Needless to say, I was impressed with my new lens right away – see the detail of the bird’s feathers, the sharpness of its feet, and the lovely background blur too. Being able to get such a close-up, detailed shot of the robin, without having to be actually standing right next to it (I was a good few metres away when I took this), is fantastic – if I’d got physically nearer, then I would have frightened it away, so my 18 – 55 kit lens would not have been able to take this shot at all.

By shooting ‘racked out’ (which means using the lens at its longest zoom length – in this case 250mm), not only did I manage to capture a detailed close-up, but it also helped to produce that extensively blurred background that looks so good. Using longer focal lengths like this is one way of achieving such a background blur – if you’re interested, you can find out other ways of how to blur the background of your photos in the seperate tutorial I did.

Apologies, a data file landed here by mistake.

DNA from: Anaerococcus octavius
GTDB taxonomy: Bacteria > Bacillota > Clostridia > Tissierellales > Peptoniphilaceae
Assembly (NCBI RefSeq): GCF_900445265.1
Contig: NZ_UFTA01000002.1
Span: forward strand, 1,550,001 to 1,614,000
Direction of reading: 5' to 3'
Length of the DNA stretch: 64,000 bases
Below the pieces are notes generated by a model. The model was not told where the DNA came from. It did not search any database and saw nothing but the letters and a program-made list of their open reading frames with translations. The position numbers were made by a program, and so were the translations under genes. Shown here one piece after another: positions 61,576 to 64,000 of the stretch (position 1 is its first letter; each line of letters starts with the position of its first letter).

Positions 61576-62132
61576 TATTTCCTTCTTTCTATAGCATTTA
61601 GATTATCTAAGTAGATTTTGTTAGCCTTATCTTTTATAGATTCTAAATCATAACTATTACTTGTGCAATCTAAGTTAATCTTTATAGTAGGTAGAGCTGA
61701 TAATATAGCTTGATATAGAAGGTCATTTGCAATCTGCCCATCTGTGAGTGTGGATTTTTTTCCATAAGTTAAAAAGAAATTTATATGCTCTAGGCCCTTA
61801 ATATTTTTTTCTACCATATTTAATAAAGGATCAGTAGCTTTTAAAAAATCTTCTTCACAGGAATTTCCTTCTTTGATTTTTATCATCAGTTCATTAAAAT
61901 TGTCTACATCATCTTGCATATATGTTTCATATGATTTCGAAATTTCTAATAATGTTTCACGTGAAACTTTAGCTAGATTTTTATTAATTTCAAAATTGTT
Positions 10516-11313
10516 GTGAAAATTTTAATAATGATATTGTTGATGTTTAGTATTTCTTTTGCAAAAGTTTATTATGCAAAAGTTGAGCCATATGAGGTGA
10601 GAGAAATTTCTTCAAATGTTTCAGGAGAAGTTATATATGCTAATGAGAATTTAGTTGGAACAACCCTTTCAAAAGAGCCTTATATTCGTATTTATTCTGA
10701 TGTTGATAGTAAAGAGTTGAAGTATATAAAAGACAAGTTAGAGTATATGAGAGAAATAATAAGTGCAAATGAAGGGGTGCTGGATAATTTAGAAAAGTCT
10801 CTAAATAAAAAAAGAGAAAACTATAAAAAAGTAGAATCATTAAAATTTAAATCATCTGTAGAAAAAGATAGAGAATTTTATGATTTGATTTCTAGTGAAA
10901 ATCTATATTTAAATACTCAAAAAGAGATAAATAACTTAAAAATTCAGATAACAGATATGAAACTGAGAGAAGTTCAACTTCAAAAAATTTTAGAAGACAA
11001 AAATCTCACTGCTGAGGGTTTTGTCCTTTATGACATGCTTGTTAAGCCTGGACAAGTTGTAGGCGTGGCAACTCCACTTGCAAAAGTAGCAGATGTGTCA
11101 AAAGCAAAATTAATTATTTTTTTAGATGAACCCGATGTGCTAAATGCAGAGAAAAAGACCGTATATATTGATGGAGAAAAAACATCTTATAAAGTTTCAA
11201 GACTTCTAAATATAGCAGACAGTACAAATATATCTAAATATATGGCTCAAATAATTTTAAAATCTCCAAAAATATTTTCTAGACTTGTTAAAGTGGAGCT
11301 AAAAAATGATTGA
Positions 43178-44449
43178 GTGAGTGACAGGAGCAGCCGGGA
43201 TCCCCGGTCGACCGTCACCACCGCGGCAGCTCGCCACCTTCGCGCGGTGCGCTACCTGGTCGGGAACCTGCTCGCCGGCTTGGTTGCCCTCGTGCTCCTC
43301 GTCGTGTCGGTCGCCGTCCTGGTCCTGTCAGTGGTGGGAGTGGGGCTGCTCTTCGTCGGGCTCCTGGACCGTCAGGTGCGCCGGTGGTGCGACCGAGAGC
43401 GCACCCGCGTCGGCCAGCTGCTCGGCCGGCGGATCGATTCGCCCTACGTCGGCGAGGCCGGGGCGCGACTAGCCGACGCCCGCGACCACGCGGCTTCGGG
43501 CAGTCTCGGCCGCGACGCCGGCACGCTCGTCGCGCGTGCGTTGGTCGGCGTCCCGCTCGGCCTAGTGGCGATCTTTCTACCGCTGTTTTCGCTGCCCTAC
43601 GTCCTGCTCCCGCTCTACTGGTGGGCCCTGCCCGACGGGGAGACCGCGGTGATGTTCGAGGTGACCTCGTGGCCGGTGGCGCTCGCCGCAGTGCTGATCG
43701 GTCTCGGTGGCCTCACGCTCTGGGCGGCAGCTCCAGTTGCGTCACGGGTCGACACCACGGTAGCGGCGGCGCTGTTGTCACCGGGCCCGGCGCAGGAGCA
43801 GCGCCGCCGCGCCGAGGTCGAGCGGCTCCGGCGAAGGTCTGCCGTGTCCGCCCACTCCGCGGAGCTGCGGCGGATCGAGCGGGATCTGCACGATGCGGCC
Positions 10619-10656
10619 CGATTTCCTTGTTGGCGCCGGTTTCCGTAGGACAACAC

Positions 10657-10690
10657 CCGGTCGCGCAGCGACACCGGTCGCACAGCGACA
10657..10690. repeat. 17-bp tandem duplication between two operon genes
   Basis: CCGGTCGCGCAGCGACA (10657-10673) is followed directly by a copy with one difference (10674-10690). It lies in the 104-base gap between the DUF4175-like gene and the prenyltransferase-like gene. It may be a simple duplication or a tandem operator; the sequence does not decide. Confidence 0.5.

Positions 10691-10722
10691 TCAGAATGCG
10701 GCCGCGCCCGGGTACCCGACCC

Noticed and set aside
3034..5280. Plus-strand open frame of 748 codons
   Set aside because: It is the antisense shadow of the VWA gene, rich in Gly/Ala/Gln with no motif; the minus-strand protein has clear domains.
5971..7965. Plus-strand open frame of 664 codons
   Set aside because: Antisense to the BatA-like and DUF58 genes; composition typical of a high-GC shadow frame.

Carry on to part 2: It’s great for wildlife and candid photography —>

Pages: 1 2 3


  1. Abhishek /

    I read in some of the other reviews that it is slower since it doesnt have an USM motor? was it an issue with you?
    And also, is it slow with auto-focussing at over 200mm? Or can we just do it with manual focus?

  2. I’ve not found the focusing slow at all, and definitely no problem when focusing at over 200mm. I really recommend it if you’re looking for a good, reliable budget telephoto.

  3. Nazli Shah /